You know why I’m sharing this story, of course. In the last week or two, the fact that 10 of the most important U.S. Army bases are named in honor of Confederate leaders has gone from being something that soldiers gripe about without anyone listening, to a real political issue.

Fort Bragg is the world’s biggest military base: 50,000 troops, and the home of the XVIII Airborne Corps, the 82nd Airborne, and the army’s Special Operations Command. It’s named after Bragg for the same reason that all the other bases wound up with rebel names.

In short, they’re all in the South, and they were all built in the early 1900s, at the height of segregation and Jim Crow. The U.S. Army needed local officials’ support. So as an olive branch, they let the locals choose the names.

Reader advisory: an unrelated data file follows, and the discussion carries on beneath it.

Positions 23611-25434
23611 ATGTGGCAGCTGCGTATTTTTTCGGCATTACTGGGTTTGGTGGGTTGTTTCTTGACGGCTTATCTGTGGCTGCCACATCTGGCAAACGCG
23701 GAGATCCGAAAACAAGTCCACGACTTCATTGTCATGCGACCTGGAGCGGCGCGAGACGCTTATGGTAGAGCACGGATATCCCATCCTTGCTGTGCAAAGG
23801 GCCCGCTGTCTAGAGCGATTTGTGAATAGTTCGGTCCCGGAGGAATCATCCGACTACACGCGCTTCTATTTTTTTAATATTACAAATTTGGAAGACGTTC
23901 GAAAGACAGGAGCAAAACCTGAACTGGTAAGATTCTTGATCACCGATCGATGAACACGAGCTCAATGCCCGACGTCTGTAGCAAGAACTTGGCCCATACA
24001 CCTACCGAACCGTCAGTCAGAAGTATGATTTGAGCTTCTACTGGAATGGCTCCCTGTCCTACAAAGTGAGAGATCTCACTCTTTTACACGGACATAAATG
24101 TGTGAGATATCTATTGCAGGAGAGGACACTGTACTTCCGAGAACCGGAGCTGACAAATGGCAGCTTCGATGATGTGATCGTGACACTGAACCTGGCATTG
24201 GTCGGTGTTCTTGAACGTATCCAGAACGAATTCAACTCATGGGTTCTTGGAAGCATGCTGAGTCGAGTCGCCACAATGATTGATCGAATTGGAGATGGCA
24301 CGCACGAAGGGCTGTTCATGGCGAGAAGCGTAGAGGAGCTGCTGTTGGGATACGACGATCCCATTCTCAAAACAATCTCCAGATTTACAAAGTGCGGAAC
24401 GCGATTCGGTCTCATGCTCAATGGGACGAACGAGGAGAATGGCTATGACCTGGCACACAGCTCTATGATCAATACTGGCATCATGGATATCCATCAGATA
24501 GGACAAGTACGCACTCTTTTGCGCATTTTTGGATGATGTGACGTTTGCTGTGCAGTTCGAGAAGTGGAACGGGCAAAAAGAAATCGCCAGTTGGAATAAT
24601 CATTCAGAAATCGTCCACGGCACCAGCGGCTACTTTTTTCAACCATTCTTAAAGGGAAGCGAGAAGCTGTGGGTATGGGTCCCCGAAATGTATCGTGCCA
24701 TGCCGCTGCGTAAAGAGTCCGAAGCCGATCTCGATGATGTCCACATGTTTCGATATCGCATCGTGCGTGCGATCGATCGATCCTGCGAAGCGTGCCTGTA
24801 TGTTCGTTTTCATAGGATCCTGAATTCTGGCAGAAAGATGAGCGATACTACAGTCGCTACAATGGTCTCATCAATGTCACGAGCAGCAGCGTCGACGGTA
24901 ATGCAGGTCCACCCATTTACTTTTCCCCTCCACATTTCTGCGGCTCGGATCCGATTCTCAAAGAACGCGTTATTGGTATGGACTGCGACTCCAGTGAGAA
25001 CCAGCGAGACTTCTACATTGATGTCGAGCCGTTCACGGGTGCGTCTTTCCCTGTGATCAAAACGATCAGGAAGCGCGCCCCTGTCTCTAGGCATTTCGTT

Some of the others: Fort Benning is named for Henry Lewis Benning, and intensely pro-slavery Confederate general who feared that abolition would lead to “black legislatures and black juries.” Fort Gordon is named after a Confederate general who was later thought to be head of the Ku Klux Klan in Georgia. It goes on.

I’d filed the Bragg anecdote away a week or so ago, as the movement to change these bases’ names started gaining steam. Then, I started writing this yesterday — only to check late in the evening and see that this issue had gotten even more timely — and more political.

The Republican-led Senate Armed Services committee voted late Wednesday to require the military to rename the bases within three years. That sets a collision course with President Trump, who has been adamant that he won’t sign anything that requires renaming.